Afghans suffer as food prices spiral upwards
Sky-rocketing food prices are threatening to cause misery in Afghanistan as the country returns to its normal routine after Eid-al-Fitr, the biggest religious festival in this Muslim-majority nation.
Some Afghans perennially struggle with poverty and food insecurity, but the recent floods in neighbouring Pakistan last month have compounded their problems.
The landlocked country is heavily dependent on Pakistan for most of its essential goods and food items.
Afghanistan had its own floods, which have not only made those essentials more expensive, but destroyed thousands of acres of arable land in the process.
Everywhere it is possible to see how the rising prices of wheat, rice and cooking oil have squeezed the wallet of the average Afghan.
Shopkeepers in Mandi, the main food market in capital Kabul, say they are facing agitated customers every day.
They warn that if the government does not take action soon, the problems could snowball into law-and-order difficulties.
"Customers think we are behind the spike in prices. When we try to explain that flooding in Pakistan - and not the traders - are responsible for the sky-rocketing prices, they hurl abuse at us," said a frustrated Mohibullah, who sells groceries in Mandi.
"One customer even slapped me when I refused to sell items to him at the old price."
Mohibullah, who uses only one name, said that rice has gone up by about $2 (£1.20) per kg since the floods hit Pakistan.
A bag of flour is costlier by $8 and a kilogram of cooking oil is now dearer by 63 cents.
The prices of vegetables, sugar and meat have all quadrupled in recent days, putting them out of reach of an average Afghan who earns less than $3 a day.
"You are selling a kilogram of sugar for 80 Afghanis. Aren't you scared of God?" Mohammad Khan, who was out doing his shopping, screamed at Mohibullah.
"I am paying more for it. And so, I will have to pass on the extra cost to you," Mohibullah shouted back.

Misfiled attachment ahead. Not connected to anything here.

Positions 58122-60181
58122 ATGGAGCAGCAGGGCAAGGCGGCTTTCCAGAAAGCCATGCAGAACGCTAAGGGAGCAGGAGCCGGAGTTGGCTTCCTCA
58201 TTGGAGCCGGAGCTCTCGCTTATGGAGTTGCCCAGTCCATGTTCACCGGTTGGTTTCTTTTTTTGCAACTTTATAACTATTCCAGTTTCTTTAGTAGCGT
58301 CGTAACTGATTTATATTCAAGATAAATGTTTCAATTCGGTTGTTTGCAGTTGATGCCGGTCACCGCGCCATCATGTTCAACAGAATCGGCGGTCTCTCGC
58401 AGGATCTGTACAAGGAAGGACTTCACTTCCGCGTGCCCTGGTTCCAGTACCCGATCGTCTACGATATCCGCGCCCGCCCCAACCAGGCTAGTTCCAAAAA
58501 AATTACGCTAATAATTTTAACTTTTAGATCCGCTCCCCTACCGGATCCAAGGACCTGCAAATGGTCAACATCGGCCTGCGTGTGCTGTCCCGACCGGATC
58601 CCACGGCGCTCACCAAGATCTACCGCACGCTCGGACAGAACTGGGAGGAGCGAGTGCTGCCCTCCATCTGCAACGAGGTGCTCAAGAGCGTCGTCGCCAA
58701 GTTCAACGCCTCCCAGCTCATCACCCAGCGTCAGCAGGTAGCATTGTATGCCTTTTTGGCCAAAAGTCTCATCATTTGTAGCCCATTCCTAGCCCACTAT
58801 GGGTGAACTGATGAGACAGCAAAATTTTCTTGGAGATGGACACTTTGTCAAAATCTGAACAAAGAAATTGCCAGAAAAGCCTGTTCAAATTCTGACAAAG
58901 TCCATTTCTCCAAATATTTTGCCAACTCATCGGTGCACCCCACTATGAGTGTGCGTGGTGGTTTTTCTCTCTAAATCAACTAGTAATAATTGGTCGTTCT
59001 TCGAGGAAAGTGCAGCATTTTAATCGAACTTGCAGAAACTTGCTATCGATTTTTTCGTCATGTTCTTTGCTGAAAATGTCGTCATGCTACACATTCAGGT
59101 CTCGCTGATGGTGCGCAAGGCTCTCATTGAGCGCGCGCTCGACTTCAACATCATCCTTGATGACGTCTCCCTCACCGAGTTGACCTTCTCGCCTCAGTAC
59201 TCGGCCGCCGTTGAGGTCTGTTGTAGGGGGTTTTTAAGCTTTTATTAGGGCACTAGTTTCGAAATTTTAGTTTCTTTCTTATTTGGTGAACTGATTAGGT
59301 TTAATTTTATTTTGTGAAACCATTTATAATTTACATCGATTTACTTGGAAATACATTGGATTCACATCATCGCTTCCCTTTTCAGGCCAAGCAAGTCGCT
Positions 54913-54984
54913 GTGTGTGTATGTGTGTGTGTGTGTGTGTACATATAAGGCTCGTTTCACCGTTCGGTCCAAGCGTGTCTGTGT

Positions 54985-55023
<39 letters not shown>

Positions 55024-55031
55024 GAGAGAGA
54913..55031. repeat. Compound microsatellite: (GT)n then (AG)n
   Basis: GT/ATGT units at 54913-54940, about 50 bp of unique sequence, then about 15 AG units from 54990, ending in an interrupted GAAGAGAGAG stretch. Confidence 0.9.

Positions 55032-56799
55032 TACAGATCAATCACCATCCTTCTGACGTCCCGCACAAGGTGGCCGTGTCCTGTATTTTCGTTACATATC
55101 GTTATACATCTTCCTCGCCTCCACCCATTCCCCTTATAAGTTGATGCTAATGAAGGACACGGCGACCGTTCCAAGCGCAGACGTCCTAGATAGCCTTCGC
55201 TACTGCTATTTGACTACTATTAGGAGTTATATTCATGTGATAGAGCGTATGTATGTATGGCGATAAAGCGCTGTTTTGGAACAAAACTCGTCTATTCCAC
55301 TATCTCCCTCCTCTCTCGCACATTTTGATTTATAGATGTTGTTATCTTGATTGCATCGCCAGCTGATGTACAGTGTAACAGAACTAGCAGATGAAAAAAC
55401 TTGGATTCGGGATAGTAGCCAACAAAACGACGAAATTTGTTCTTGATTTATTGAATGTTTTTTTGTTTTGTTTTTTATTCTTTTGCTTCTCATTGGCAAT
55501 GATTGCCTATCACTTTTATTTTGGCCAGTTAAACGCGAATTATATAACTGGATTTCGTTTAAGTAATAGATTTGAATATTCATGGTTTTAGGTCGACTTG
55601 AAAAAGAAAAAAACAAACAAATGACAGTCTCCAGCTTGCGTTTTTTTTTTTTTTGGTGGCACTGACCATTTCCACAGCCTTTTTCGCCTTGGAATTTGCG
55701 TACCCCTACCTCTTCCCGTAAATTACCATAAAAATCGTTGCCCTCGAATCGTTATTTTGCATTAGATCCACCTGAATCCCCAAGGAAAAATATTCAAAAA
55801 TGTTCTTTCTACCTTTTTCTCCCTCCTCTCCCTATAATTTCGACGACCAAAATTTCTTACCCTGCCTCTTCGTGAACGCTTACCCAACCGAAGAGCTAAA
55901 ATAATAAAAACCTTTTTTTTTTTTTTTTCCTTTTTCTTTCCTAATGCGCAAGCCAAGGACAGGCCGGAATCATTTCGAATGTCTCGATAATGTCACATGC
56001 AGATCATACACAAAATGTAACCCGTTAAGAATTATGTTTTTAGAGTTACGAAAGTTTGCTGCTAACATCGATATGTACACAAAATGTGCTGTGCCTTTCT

Like many other shoppers, Mr Khan was not convinced by that argument.
"There is no law, no government in this country," he complains as he reluctantly pays what Mohibullah was demanding.
"We have to eat after all," he laments.
Khan Jan Alokozai, of the Afghan Chamber of Commerce, says traders have lost more than 2,500 truck-loads of food items in the Pakistan floods.
"The trucks were loaded and ready to hit the road when the floods struck," he said.
Mr Alokozai said recent forest fires in Russia, another big trading partner of Afghanistan, have also added to people's difficulties.
"Thousands of acres of standing crops were destroyed in the forest fires in Russia. Both Pakistan and Russia now have less to export. The shortage of commodities means higher prices."
Mr Alokozai also blamed "heavy taxes" imposed by the Afghan government for the crisis.
"The government should have offered some relief [in taxes]," he said. "But it seems no-one is listening. The prices dampened the mood ahead of Eid."
A senior official in the government termed the taxation "standard" and accused the traders of trying to take advantage of the situation.
''Most [traders] fix arbitrary prices. They are to blame. Sometimes they import more; sometimes they store it all up. This leads to a shortage in the market and a spike in prices," the official said on condition of anonymity.